‘We are a learning organisation, so we don’t run away from things,’ says Ruth Dul, the chief executive of the Christian Rural and Urban Development Association of Nigeria (CRUDAN). As a national non-governmental organisation (NNGO), CRUDAN has partnered with Tearfund on long-term development initiatives since 1992.
Over the years, CRUDAN’s experience in humanitarian response was limited. However, when armed conflict broke out in northern Nigeria, both CRUDAN and Tearfund wanted to respond to the emergency needs of the communities affected. So they found a new way of working together – Tearfund would support CRUDAN to strengthen its humanitarian response capacity.
Tearfund’s decision to invest in the partnership was motivated by a recognition of CRUDAN’s strengths in north-east Nigeria. These included the reach, access and trust CRUDAN enjoys as a national network organisation with members across Nigeria.
Finding local solutions
Unusually, the capacity strengthening did not focus on formal training sessions. Rather, it was primarily achieved through long-term accompaniment, mentoring, ‘learning by doing’ and learning from mistakes. The approach to partnership also included sharing resources, such as office space and vehicles.
Humanitarian work frequently tends to be short-term, with international stakeholders making most of the decisions, often overruling local staff and leaders. Wangari Wanju, co-ordinator for the Dutch Relief Alliance’s Nigerian Joint Response says the CRUDAN-Tearfund model was different. ‘This is a long-term investment. It is led by the local organisation; Tearfund works as a facilitator for them to realise their capacities. The partnership is focused on finding solutions that are beyond a budget timeline or a donor timeline. It’s about long-term sustainability. The fact that there’s a technical person available to work through the process with CRUDAN is very significant. People are able to be guided on a day-to-day basis rather than a get-in/get-out model.’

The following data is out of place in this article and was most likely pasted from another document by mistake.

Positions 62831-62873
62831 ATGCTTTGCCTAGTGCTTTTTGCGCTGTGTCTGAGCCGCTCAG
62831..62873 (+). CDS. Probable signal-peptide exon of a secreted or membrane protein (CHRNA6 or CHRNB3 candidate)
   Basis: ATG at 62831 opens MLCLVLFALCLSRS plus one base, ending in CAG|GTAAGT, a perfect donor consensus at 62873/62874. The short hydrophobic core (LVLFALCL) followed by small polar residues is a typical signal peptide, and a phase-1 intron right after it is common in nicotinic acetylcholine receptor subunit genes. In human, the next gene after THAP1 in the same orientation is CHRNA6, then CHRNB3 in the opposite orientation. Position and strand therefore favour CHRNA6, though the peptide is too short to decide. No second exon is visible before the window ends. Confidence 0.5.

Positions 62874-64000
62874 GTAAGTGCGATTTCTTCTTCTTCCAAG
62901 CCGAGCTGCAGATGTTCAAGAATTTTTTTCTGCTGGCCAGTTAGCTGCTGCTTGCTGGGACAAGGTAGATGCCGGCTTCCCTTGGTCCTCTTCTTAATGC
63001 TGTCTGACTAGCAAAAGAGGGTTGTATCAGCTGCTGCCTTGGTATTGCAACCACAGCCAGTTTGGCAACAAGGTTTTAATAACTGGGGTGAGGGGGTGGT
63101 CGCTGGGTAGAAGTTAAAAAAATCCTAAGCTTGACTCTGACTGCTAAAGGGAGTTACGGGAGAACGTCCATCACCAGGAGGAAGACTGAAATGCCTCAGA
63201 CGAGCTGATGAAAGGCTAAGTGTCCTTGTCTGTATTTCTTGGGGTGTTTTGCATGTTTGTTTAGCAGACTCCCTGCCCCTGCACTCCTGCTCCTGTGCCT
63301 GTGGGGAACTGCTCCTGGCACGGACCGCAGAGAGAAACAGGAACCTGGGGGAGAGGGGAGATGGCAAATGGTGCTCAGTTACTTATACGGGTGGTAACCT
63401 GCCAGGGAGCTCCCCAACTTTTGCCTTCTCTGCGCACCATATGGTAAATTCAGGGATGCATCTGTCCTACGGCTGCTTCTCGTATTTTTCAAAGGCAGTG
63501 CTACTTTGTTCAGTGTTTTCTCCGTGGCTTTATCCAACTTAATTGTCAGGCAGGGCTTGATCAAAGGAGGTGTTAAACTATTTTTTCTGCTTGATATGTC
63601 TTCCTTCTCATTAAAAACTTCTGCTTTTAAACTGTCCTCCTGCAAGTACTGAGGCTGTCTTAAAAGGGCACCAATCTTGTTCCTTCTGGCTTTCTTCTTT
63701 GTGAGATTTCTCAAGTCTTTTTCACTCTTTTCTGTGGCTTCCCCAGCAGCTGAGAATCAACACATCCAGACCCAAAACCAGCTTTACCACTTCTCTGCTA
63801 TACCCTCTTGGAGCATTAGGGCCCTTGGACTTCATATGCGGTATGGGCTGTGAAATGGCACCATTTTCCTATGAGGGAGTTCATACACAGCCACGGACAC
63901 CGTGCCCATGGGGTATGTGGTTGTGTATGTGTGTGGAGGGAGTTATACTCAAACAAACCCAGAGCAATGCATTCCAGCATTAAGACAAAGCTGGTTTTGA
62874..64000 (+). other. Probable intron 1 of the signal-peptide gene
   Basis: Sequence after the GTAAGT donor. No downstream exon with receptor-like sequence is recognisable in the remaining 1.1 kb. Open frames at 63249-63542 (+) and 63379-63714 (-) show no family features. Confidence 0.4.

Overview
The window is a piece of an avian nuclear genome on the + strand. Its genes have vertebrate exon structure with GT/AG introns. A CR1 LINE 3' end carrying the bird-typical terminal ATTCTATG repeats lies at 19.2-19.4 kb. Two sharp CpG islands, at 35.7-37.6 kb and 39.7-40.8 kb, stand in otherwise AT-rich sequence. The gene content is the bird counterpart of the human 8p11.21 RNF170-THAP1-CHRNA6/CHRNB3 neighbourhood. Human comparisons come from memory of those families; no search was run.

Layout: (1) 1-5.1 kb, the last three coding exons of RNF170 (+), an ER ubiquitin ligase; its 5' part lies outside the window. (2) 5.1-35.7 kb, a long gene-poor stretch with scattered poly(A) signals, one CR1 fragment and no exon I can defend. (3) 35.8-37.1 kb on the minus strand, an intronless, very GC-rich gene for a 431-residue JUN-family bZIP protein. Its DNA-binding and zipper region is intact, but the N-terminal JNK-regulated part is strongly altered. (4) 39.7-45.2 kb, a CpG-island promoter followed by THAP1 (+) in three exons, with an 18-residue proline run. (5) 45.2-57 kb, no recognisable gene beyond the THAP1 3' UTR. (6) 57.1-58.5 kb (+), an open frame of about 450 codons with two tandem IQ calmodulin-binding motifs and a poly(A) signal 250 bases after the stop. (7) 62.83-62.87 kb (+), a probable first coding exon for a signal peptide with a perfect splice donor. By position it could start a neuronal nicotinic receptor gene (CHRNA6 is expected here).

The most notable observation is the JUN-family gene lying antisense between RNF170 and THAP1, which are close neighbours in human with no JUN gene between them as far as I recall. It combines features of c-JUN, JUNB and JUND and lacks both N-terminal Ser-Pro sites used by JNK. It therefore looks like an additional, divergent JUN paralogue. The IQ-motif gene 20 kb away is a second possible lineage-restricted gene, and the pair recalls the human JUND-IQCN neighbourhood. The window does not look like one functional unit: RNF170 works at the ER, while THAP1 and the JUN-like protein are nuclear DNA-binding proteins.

In keeping with the Charter4Change, which Tearfund is signed up to and CRUDAN endorses, the partnership approach adopted was intentional in strengthening localisation*. It did so by enabling CRUDAN to take the lead while Tearfund undertook an advisory role, working side by side. Tearfund staff stepped back and allowed CRUDAN to lead on implementation as well as in humanitarian coordination forums.
‘Over the years, we have become able to understand the humanitarian system, speak the same language and integrate.’
John Reginald, Food Security and Livelihoods Officer, CRUDAN
CRUDAN’s ability to lead humanitarian work, as well as its visibility and influence within the humanitarian community, has grown steadily over the years.
John Reginald, CRUDAN’s Food Security and Livelihoods Officer, notes: ‘In places where CRUDAN was not known before, it is now a household name… At the beginning, [the humanitarian cluster meetings] were confusing. Over the years, we have become able to understand the humanitarian system, speak the same language and integrate.’
It is critical that humanitarian actors recognise the key attitudes and behaviours which nurture partnerships that facilitate localisation.
The journey is not over for CRUDAN and Tearfund. Together, they have identified a number of ways in which the partnership can adapt and change in order to further strengthen local humanitarian leadership.
You can read about them in a new report, Shoulder to Shoulder.